I came across this fascinating blog post about how one man and a few Ruby scripts managed to register what he estimates amounts to $1,000,000 worth of domain names. Many of the examples he registered are single word domain names such as cheese.ai and crowbar.io.
This set me wondering whether domain names really matter that much these days? Obviously some people see value in them, much like some people see value in a personalised number plate for their car (Something I have never understood – but each to their own.). A memorable domain name such moonpig.com or comparethemarket.com is genuinely useful for people looking to find you online, whereas a bespoke vehicle number plate is there to satisfy the owner. How many successful businesses use generic, one-word domain names anyway? For a while British Gas advertised their online presence as http://www.house.co.uk, but these days it redirects to http://www.britishgas.co.uk. Clearly trying to associate a well known brand with a tangentially related word didn’t work out. The exception might be offering email services: email@example.com would be pretty cool, and hey.com is an obvious recent example – but again I don’t think many people are that bothered about their email address these days. For my job I have to review a lot of CVs, and I’m often surprised how many people who are clearly very qualified, have been in the industry for a while, yet have an email address with gmail.com or hotmail.com. When a domain costs around £10 a year, it seems like a no-brainer to have your own domain for professional reasons – yet most people don’t.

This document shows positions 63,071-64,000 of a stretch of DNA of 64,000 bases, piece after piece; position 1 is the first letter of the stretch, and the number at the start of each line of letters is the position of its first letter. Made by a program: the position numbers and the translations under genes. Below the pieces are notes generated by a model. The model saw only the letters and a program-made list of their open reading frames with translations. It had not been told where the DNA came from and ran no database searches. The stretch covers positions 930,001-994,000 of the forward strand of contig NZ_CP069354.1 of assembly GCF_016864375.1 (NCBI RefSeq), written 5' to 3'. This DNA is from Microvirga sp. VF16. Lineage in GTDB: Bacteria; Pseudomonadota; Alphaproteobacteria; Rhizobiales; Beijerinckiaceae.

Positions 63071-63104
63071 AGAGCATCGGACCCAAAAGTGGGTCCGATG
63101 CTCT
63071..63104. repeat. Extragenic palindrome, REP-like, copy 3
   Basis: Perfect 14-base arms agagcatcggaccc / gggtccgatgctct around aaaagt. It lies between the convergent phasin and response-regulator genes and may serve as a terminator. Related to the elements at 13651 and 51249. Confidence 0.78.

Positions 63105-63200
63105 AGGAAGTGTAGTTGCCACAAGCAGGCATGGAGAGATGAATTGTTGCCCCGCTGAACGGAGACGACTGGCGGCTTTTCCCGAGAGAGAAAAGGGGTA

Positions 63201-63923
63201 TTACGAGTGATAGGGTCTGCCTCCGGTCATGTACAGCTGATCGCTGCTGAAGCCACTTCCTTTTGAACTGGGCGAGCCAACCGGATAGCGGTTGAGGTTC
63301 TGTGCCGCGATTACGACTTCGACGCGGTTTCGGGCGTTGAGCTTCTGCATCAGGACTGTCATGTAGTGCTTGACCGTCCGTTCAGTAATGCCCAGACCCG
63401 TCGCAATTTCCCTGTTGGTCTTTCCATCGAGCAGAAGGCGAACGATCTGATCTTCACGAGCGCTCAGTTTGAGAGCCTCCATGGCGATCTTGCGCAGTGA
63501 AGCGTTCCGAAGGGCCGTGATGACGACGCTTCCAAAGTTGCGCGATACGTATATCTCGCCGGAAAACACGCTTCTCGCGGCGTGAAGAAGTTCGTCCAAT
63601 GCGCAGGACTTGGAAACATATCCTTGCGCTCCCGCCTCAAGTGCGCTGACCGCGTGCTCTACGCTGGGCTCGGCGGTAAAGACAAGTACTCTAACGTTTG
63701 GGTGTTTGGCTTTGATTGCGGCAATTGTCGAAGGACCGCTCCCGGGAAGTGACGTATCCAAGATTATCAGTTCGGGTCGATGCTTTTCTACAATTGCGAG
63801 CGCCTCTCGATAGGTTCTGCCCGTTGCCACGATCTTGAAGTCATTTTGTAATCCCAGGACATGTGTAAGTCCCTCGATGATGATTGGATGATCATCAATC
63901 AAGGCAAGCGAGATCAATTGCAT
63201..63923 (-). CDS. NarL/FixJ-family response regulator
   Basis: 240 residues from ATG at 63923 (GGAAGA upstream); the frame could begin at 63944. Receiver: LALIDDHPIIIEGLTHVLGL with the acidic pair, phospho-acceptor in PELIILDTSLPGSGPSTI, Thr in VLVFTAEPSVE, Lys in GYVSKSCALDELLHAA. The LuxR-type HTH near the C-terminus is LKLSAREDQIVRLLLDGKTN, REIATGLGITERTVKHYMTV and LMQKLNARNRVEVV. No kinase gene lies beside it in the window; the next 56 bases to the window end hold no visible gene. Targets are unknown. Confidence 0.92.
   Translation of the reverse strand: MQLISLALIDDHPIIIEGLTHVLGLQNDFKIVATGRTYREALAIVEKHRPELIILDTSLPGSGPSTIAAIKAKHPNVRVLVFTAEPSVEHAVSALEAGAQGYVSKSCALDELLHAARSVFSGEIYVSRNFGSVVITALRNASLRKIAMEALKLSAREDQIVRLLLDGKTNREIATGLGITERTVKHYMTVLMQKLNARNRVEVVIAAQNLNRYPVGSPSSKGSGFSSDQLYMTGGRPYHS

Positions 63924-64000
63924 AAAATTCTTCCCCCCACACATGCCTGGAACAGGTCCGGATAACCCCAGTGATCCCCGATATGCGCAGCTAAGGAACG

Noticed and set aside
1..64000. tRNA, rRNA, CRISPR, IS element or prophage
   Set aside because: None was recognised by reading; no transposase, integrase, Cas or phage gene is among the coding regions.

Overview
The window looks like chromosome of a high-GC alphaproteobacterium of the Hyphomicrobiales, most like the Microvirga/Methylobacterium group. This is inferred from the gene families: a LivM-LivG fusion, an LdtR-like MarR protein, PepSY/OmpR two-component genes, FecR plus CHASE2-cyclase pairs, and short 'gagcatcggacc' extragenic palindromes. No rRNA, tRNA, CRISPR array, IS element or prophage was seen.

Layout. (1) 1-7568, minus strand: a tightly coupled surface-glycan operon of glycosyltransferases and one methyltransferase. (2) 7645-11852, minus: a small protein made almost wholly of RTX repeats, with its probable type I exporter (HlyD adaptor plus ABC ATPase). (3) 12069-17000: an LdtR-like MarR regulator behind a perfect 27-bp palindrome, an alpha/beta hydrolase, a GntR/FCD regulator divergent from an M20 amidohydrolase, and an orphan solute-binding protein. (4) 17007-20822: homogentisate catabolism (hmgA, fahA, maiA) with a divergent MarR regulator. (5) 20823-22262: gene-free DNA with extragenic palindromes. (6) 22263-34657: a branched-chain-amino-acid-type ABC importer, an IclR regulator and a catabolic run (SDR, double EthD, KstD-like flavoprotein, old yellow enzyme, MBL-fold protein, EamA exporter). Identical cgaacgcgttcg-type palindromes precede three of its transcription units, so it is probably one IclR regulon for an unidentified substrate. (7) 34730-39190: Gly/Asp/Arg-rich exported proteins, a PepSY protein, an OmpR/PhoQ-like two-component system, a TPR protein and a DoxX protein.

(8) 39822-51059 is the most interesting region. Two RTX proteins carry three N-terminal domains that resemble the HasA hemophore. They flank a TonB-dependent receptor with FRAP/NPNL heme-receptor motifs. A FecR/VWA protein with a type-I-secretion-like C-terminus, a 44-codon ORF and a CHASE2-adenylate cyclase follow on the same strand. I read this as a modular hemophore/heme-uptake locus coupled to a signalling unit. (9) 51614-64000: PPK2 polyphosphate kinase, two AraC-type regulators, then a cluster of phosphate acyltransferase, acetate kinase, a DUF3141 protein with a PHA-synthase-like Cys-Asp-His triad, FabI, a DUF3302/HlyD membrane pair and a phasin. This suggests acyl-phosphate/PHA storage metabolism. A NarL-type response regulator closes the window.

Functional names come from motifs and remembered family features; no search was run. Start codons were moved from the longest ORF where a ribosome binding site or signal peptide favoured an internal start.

So I’ve come to that conclusion that for most people domains do not matter. The web is now search-first. Gone are the days of meticulously typing http://www.bbc.co.uk into your web browser and smashing down with great satisfaction on the enter key; for most people, their browser either suggests the site or a Google search does instead. If domains don’t matter, maybe I should start registering random strings instead? mimcxsxuqibozfq.com is it!